Secondary Ion Mass Spectroscopy has good sensitivity for Na and K; useful for monitoring total contamination in e.g. oxide layers. This method measured the atoms present rather than their electrical state, and does not therefore distinguish between mobile ions and trapped neutral species. Ions will move under the influence of the electric fields created by the incoming positive ion beam during sputtering; in order to obtain believable information on the spatial distribution of contaminants, it is necessary to flood the sample with electrons during analysis to avoid net charging.
Other (less convenient) analytical methods are use of radioactive Na22, neutron activation analysis, and flame photometry.
Triangular Voltage Sweep is an electrical technique, and thus requires at least a completed MOS structure. The displacement current due to the movement of the ions is measured while applying a voltage which increases linearly with time, with the device held at an elevated temperature (typically 200-300°C). This method is of course only sensitive to mobile species and does not necessarily reveal the identity of the moving charge. It is fast and sensitive (with a minimum detectability of about 10-9 charges/cm2).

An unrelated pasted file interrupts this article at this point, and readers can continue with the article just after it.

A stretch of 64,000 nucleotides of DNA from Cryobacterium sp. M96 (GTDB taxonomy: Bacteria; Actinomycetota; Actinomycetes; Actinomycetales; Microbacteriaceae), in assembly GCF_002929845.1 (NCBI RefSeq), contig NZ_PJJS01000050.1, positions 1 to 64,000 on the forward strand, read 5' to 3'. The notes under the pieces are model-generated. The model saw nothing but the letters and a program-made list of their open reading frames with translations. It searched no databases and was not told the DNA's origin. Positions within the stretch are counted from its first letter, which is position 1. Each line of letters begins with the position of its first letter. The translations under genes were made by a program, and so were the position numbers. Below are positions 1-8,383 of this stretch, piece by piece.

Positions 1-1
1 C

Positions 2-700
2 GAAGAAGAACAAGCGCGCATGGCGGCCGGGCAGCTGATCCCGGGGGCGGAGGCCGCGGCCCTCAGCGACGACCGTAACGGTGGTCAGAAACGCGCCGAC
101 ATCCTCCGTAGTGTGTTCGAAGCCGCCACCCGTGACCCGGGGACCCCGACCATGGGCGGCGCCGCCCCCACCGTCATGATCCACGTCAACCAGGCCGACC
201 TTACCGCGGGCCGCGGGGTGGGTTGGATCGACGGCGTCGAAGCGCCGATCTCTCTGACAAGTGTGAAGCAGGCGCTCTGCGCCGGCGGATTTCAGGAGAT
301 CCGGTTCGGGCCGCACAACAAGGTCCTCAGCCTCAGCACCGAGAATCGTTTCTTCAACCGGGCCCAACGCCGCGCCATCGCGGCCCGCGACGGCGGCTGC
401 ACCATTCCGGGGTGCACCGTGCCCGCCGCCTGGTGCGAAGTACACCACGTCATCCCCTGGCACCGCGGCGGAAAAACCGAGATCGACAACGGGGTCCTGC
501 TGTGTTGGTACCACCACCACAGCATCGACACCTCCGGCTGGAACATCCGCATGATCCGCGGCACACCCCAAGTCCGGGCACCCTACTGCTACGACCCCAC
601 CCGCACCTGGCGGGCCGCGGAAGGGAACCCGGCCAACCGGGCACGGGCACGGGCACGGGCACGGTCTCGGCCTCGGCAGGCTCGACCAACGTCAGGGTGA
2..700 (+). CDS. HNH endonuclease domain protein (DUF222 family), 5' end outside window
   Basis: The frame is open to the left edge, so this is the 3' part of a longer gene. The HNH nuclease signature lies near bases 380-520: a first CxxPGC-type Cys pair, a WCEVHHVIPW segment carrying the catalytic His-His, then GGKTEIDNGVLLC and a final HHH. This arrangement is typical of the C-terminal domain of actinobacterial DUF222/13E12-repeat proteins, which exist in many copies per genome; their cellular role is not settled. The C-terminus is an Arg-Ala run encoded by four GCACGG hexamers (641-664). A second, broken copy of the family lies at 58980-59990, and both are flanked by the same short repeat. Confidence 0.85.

The most common alternative electrical characterization method is bias-temperature stress, in which the C-V curve of an MOS capacitor is measured at room temperature, and then the device is placed under bias and raised to an elevated temperature. After allowing ions to drift, the device is cooled under bias and the C-V curve remeasured; the shift in the flatband voltage (refer to figure 1 above) measures the amount of charge present. This technique is accurate but cumbersome to perform.
Automated capacitance-voltage systems for implementing both these measurements are commercially available from multiple vendors.
May 2016: Thanks to Olivier Castany for pointing out the problems with the pentacoordinated phosphorus structure shown in the original version of this short.